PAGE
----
Animal Farm and its Relationship to History

Animal Farm is a 1945 allegorical novella by English writer George Orwell. According to Orwell, the book reflects events that led up to the Russian Revolution of 1917, and then to the Stalinist era in the Soviet Union.

Orwell believed that the Soviet Union had become a brutal dictatorship built upon a cult of personality and enforced by a reign of terror, and he wrote Animal Farm in an effort to illustrate this to the world. The controversial book was rejected by many British and American publishers, but once published, it was a success.

Here are some helpful resources that show the allegorical relationship of Animal Farm to events and people in the Soviet regime:

This short video provides a synopsis of the events of Animal Farm and draws parallels between the story and actual historical figures in Stalinist Russia.

Here is a helpful chart of Animal Farm characters and their counterparts in the Russian Revolution:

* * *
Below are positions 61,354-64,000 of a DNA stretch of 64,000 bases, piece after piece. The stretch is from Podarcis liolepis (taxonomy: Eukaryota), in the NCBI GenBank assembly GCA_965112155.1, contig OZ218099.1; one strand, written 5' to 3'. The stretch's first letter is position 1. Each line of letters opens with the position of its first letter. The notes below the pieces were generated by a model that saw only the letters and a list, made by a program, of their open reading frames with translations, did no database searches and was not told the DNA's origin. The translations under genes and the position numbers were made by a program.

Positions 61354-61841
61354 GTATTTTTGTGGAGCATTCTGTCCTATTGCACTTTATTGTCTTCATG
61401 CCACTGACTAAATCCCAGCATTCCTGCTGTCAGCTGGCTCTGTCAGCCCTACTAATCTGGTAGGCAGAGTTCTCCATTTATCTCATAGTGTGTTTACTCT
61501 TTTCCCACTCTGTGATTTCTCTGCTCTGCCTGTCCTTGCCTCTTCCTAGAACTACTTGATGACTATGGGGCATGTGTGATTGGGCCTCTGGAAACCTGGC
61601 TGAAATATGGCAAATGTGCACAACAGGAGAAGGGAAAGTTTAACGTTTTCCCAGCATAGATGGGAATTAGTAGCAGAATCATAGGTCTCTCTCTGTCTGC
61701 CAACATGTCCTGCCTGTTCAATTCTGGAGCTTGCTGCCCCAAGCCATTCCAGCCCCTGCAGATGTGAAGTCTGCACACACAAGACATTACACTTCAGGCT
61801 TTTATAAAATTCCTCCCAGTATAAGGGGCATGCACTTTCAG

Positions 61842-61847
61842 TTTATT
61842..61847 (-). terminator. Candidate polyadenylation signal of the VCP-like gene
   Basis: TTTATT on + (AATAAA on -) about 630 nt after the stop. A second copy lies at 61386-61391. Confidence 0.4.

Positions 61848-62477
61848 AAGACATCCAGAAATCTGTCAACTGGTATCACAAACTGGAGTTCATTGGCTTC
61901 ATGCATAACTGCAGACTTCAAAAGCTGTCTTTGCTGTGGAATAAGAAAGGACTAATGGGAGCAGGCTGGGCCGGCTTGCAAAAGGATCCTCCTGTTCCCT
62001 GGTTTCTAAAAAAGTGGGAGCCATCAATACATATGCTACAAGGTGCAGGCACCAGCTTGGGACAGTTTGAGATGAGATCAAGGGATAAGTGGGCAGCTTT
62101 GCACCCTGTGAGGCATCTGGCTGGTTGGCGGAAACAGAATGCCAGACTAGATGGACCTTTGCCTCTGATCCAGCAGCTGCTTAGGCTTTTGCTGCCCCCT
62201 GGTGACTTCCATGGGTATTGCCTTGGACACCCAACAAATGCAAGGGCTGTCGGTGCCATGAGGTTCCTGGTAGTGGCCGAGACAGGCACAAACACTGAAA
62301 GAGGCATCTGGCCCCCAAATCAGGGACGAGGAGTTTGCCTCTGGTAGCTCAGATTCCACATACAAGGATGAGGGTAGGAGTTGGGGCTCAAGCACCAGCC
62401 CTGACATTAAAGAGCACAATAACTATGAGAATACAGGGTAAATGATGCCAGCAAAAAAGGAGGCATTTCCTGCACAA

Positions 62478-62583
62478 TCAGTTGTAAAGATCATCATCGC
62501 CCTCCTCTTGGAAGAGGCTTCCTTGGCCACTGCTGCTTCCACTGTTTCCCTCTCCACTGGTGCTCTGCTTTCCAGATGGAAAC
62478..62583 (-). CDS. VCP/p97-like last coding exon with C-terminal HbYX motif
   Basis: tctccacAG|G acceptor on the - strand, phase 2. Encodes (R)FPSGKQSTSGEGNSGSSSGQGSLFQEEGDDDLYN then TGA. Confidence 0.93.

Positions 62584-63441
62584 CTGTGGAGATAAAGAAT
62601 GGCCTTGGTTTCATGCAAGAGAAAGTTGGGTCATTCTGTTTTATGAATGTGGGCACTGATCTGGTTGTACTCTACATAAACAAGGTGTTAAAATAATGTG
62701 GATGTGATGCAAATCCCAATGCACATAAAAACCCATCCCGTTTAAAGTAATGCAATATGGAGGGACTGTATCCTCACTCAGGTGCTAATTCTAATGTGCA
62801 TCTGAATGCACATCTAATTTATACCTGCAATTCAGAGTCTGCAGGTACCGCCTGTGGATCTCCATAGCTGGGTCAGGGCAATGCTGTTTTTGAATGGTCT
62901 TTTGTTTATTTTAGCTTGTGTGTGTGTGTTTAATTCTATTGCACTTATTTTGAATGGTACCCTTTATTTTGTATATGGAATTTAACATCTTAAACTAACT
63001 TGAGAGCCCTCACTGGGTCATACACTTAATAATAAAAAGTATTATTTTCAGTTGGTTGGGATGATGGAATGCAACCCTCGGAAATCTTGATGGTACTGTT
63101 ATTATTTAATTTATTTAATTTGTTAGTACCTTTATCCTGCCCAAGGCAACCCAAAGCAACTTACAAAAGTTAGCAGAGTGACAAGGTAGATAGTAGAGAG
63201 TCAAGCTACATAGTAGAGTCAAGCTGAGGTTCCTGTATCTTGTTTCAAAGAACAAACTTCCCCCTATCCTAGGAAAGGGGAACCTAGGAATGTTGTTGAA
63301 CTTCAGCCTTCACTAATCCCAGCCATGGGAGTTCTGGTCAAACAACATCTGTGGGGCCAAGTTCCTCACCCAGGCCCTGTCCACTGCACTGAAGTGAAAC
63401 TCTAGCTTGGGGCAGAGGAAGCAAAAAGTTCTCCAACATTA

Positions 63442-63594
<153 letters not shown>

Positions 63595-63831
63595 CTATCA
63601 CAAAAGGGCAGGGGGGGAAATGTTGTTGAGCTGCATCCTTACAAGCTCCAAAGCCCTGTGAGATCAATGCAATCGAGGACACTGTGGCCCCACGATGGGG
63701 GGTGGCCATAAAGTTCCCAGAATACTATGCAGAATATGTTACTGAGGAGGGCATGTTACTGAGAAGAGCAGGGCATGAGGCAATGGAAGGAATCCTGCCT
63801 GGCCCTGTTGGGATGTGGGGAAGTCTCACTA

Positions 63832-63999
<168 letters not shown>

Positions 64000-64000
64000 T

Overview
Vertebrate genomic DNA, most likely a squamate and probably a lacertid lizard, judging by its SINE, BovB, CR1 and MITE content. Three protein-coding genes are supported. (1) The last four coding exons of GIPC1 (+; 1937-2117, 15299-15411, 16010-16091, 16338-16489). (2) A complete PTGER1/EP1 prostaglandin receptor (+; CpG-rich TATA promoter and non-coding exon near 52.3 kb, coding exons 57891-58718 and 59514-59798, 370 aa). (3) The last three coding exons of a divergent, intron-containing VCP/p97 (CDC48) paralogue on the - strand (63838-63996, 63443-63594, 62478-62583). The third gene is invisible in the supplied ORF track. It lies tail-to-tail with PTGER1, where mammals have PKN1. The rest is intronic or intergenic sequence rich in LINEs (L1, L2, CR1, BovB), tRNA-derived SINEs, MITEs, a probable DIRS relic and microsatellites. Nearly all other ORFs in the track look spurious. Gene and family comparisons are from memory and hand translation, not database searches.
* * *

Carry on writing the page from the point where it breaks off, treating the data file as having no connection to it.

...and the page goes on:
Another chart:

Animal farm – Comparison of Characters to the Russian Revolution from Tiny Mu 


If you enjoyed this article, you may wish to try some our other Introduction to Literature (E1) videos. If you’d like to learn more about Animal Farm and it’s author George Orwell, you can check out our article on Adaptations of Animal Farm and our collection of George Orwell Resources.


When will you read George Orwell’s writing in Excellence in Literature?

E1.7 Focus text: Animal Farm; Honors text: 1984
1984 and Animal Farm by George OrwellThis volume contains both the focus text and the honors text.






9184 by George Orwell This volume contains just the honors text, 1984.